Well first off, let's eliminate some of the more common printers based on physical layout. I note that there doesn't appear to be any label on the front, where most printers would have one, but there appears to be a small one just above the buttons on the right. We also can't see either side of the printer where the paper knob would be, which would normally be helpful.
What we can see are a couple of details that seem useful:
three operating buttons on the right, seemingly in chicklet style
a metal paper "tray", which was not used by later printers
the buttons are in an insert area and there is a "step" just to the left on the front which appears to be part of the holder for the top cover, which has been removed (and almost certainly has the logo!)
So based on this...
It's not any Centronics that I'm familiar with, they just look different. They were generally not in use by this point anyway as lower-cost companies entered the field.
It's not any of the more common Japanese names like Panasonic or Toshiba, they generally looked like Centronics.
It may be one of the many 9-pin Epson models. They mostly had three buttons on the right, as seen here, and generally in a slightly lowered section, as seen here. Most examples will have white plastic buttons, but I know they made some with dark grey chicklets as seen here. Most notable is the metal paper "tray" at the back, which does indeed seem similar to the Epson from the MX on. However, Epson always had a large metal label on the front on the left, which I do not see here, but it's possible it's just hidden. We also can't see the right side where Epson always had its paper knob. Finally, the covers on Epson normally sat in an indent, so the lip on the front here seems wrong.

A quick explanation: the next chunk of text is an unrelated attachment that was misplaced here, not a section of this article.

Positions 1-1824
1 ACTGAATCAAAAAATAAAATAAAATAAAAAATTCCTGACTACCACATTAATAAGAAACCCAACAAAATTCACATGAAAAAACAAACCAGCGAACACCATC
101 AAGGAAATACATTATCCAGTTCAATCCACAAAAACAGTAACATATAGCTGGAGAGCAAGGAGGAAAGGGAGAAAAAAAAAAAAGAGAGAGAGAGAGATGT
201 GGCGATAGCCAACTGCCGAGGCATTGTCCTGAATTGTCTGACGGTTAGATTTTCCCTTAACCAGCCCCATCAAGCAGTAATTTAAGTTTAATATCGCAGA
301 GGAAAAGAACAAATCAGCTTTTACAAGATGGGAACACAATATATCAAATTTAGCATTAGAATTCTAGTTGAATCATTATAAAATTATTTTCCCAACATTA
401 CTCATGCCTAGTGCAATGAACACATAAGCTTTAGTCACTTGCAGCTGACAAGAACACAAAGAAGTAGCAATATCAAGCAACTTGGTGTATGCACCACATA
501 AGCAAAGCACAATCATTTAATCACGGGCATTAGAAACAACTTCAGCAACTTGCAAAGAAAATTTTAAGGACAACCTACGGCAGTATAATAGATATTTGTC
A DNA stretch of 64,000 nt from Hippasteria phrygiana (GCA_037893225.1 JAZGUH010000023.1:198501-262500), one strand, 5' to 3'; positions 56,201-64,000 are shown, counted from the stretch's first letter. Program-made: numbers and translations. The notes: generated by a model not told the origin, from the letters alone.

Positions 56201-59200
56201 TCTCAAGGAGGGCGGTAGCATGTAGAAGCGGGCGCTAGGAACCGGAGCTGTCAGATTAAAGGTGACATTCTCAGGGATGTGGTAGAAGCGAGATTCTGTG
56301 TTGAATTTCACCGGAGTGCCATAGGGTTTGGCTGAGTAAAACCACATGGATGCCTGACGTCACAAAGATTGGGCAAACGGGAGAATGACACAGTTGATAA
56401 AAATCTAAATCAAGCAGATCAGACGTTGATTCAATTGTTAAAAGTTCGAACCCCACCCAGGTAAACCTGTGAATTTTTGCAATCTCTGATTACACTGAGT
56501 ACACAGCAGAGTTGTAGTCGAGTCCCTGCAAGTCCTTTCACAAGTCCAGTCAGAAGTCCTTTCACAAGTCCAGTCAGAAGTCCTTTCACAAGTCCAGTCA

So this is pushing me in the direction of one of the many Epson clones.
Judging by the style and placement of the buttons and the metal paper "basket" at the back, this may be a Star Micronics SG or gemini series, in particular, the gemini-10X. However, the Star always had a logo on the front right, which is missing, although it's possible the UK versions were whitelabled. The other issue is that the buttons in the image above are inset, while the geminis I know are flush with the top. I know there were some differences between models, including ones using white buttons and other minor differences. Unfortunately, I can't find any sample output to compare, although perhaps someone with better eyes than mine can find something useful here.
My feeling is that it is likely a model from the 1983 through 1986 time-frame, because after that you generally have sheet feeders instead of roll feeders. For instance, compare with the Star LC-100 and similar models of the later 1980s.